legislative act.

In some EU Member States,
self-regulation is long-standing in areas such as editorial
(privacy, decency) and advertising standards for print,
radio and broadcast media and for the advertising industry.
With the expanding proliferation and use the Internet,
self-regulation now considered an efficient instrument,
both nationally and internationally, to address the problem
of harmful and illegal content and to ensure the protection
of minors. Due to cross-border developments in the Internet
and information society, self-regulation is seen to have
increasing importance, and there are calls for coordinated
efforts at EU level. 

In the White Paper, the Commission notes
that self-regulation, subject to clearly defined
conditions, may also be a way of achieving the Treaty's
objectives and avoiding excessive regulation. The
Commission has proposed criteria and modalities for the use
of self-regulation and similar alternative instruments, and
these are currently the subject of negotiations on an
inter-institutional agreement.

Open method of coordination

The Open Method of Coordination (OMC) was first introduced
at the Lisbon Summit of March 2000, where EU leaders
suggested that it be used as alternative regulation for
areas such as social exclusion, enterprise policy and
e-Europe, where most or all policy-making power remains
with the Member States.

The design of OMC varies by policy area,
but all OMC processes generally involve:

  • fixing policy guidelines for the EU, combined with
    specific timetables for achieving the goal which they set
    in the short, medium and long terms;
  • establishing, where appropriate, quantitative and
    qualitative indicators and benchmarks against the best in
    the world and tailoring to the needs of different Member
    States and sectors as a means of comparing best
    practice;
  • translating European guidelines into national and
    regional policies by setting specific targets and
    adopting measures, taking into account national and
    regional differences;
  • periodic monitoring, evaluation and peer review
    organised as mutual learning processes.

The Commission and Council may in turn
use harder or softer enforcement mechanisms, require longer
or shorter reporting intervals, and choose to set
guidelines at the EU level or delegate responsibility to
individual Member States. Whether the EC and the Council
use harder enforcement mechanisms (e.g., fines under the
Stability and Growth Pact) or softer mechanisms (e.g.,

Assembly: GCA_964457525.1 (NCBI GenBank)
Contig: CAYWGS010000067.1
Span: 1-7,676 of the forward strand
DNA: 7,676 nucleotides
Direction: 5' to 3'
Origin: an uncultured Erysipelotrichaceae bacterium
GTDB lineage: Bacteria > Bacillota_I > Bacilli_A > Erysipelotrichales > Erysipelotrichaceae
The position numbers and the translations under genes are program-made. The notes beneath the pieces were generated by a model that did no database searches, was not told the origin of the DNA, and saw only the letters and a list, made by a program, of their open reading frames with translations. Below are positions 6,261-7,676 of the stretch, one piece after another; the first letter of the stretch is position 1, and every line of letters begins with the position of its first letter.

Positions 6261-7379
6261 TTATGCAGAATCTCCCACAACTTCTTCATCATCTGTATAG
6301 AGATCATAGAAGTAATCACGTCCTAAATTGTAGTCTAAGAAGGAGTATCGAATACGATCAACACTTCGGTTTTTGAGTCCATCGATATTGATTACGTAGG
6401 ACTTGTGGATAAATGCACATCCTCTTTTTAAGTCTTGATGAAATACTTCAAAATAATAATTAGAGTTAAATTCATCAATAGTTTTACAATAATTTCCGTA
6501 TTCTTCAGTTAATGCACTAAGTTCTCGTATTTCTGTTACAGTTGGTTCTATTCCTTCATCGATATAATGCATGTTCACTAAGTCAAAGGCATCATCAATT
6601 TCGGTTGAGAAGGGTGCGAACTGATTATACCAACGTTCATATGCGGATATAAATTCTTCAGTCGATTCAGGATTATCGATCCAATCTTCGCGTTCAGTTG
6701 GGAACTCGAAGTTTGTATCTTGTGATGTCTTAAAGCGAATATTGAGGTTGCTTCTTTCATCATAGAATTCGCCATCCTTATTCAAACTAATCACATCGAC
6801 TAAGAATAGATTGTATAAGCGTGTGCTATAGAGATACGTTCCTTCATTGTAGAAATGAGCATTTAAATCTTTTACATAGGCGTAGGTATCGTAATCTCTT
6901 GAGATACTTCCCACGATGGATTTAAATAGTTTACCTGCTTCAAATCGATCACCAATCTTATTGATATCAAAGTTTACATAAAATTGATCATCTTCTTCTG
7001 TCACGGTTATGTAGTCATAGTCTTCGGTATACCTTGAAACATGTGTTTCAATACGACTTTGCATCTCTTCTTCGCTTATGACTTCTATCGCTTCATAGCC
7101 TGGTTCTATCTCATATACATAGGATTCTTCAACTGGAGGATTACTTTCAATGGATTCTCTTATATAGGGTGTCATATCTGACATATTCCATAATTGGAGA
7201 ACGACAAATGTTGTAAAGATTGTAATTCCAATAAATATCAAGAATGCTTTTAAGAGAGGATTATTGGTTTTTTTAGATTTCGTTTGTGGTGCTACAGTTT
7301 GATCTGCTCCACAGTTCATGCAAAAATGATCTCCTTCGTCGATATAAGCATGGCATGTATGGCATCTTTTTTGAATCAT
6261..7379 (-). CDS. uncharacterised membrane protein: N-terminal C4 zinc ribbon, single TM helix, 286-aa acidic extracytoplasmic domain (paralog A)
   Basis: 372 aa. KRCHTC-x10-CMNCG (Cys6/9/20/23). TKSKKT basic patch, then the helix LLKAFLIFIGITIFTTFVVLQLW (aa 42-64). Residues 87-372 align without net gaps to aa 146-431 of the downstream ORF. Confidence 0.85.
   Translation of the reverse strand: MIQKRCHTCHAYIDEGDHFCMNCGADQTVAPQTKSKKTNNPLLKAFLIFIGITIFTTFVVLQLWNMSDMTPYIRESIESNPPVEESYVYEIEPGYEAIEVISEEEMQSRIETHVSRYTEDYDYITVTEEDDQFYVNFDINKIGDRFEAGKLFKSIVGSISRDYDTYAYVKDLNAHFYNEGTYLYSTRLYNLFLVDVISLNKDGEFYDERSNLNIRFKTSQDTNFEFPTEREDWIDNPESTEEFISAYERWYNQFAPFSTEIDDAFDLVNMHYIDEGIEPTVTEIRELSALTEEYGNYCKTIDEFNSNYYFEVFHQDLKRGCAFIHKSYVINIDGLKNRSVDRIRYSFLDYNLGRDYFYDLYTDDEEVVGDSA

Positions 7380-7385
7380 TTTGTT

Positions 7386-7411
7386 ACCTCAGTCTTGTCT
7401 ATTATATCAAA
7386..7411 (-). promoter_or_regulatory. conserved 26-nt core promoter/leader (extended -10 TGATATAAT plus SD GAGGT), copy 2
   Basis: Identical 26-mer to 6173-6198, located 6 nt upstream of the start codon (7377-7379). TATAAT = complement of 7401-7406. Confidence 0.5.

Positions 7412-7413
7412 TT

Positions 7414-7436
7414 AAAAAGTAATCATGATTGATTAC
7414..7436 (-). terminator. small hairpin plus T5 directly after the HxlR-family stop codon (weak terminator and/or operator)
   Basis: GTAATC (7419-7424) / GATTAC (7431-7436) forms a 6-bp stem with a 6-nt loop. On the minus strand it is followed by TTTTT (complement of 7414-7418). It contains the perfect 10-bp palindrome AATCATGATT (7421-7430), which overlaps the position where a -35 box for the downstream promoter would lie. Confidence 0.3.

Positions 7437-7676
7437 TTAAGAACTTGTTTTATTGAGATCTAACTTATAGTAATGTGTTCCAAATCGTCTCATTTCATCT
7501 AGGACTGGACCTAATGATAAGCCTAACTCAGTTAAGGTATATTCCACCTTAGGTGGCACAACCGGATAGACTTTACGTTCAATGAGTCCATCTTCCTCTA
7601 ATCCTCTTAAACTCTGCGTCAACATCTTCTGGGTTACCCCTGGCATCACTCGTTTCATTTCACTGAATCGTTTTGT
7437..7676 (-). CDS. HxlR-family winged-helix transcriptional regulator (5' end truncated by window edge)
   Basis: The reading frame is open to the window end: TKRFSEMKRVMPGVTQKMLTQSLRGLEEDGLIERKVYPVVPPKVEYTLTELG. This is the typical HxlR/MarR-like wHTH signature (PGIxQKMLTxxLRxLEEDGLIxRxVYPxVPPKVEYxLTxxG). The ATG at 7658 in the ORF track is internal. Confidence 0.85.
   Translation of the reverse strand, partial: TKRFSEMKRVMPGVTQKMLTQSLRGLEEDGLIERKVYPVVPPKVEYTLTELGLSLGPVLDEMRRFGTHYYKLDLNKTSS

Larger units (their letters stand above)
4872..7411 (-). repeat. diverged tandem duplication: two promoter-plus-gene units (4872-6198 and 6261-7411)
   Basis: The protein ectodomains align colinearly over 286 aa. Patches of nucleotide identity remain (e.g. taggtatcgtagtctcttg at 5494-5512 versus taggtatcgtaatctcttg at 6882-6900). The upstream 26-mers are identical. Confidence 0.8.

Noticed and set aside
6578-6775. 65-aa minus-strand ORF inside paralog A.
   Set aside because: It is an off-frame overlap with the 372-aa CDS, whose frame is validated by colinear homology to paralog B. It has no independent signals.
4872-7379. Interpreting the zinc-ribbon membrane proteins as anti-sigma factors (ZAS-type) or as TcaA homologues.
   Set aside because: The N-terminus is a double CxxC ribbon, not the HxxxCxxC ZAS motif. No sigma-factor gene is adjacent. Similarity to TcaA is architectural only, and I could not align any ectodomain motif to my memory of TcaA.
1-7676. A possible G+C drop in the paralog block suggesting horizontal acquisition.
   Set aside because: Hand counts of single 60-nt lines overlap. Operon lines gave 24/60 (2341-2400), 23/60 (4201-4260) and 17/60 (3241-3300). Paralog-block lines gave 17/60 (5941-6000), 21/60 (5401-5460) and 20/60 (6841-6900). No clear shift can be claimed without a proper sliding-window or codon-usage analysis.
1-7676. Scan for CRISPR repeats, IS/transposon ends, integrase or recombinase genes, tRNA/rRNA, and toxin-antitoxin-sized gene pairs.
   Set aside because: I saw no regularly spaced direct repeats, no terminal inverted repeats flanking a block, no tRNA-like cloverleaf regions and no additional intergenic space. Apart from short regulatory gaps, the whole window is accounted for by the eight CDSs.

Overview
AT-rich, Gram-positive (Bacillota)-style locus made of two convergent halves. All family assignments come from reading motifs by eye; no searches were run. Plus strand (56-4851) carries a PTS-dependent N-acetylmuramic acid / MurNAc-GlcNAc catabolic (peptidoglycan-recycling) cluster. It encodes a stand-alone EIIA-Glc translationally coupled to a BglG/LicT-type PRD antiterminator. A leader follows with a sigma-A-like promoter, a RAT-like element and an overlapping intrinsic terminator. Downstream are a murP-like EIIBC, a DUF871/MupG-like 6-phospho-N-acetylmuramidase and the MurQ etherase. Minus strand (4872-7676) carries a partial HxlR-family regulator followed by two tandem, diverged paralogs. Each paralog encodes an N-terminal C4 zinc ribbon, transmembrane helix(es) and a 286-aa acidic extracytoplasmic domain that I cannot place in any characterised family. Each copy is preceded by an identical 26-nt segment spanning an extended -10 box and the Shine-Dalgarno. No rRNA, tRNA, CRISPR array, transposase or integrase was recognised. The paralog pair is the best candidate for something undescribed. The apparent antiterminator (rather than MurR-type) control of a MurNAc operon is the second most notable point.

non-binding directives and critical recommendations to
Member States for violating the Broad Economic Policy
and/or Employment Guidelines) depends on whether these
institutions have Treaty competence for binding policy
directives in a given policy area.

In the White Paper on European
Governance, the Commission states that the OMC can be used
to "complement" or "reinforce"
Community action, in particular when there is little scope
for legislative solutions.

Positions

Self-regulation and Co-regulation

The 
Parliament

has expressed concerns that some of the new forms of
regulation proposed in the White Paper, such as
self-regulation and co-regulation and the creation of
regulatory agencies, might weaken the role of Parliament.
Commission President Prodi and others have tried to
reassure MEPs by introducing principles and practices to
ensure democratic control.

Among 
EU level environmental and consumer
groups

there is a general scepticism towards the ideas of
co-regulation presented by the C ommission in the White
Paper. One of the main concerns is that the force of law
will be diminished and with it the environment and
consumer interest. For example, the 
European Environmental Bureau (EEB),

which represents eight environmental groups on governance
issues, notes that voluntary agreements on regulation may
lack the strength and breadth of applicability compared
to regulations based on statutory law and that the
pressure on governments to create strong regulatory
bodies might also be reduced.

Enforcement is also a concern of
the 
European consumers group BEUC

who argue that the level of commitment to co-regulatory
agreements may vary significantly and that the diminution
of the statutory dimension may encourage free riders who
are not party to agreements. Similar concerns about the
dilution of the role of law have been expressed by the
European group of consumer cooperatives, 
Euro Coop

.

In the 
working groups supporting the drafting of the
White Paper

, concerns were expressed about the need for industry and
other bodies to organize and coordinate the
self-regulatory process. Self-regulation measures such as
codes of conduct, standards or certification imply
collaboration between industry partners at various
(sectoral, national, regional etc) levels. Industry is
also increasingly seeking to involve other groups, in
particular consumer associations and environmental
bodies. The ability to use self-regulation thus depends
largely on the availability of bodies and processes to
build consensus on the content or rules, to establish
procedures for monitoring and enforcement etc. With the
notable exception of the European standardisation bodies
(CEN, CENELEC and ETSI) and a handful of others, there is
a lack of EU-wide bodies capable of or interested in
delivering self-regulation at the EU level.

Open Method of coordination

Advocates of this 'soft law'
approach

(i.e., not 'hard law' based on legal acts) argue
that the OMC enables the Member States to cooperate
closely, yet recognises their diversity and avoids forced
harmonisation. It allows coordinated action in areas
where it would be politically difficult, or even
impossible, to move forward through a common policy or
legal framework. It allows for a concerted EU approach
while leaving legal competence and authority with the
individual Member States.

Supporters of OMC

highlight the fact that this method has allowed the EU to
extend the concept of joint action into new policy areas.
And it gives a key role to the Commission, not only in
analysing best practice, but also in drafting guidelines
and issuing recommendations on improving the
effectiveness of policies.

Critics

, however, fear that the OMC will at best create
talking-shops and will at worst undermine the traditional
"Community method" of decision-making and lead
to more inter-governmentalism.

Timeline

  • The EU institutions are currently discussing
    a communication by the Commission on using
    the open method of coordination in the area of health
    care (
    COM (2004) 304

    )

Further Reading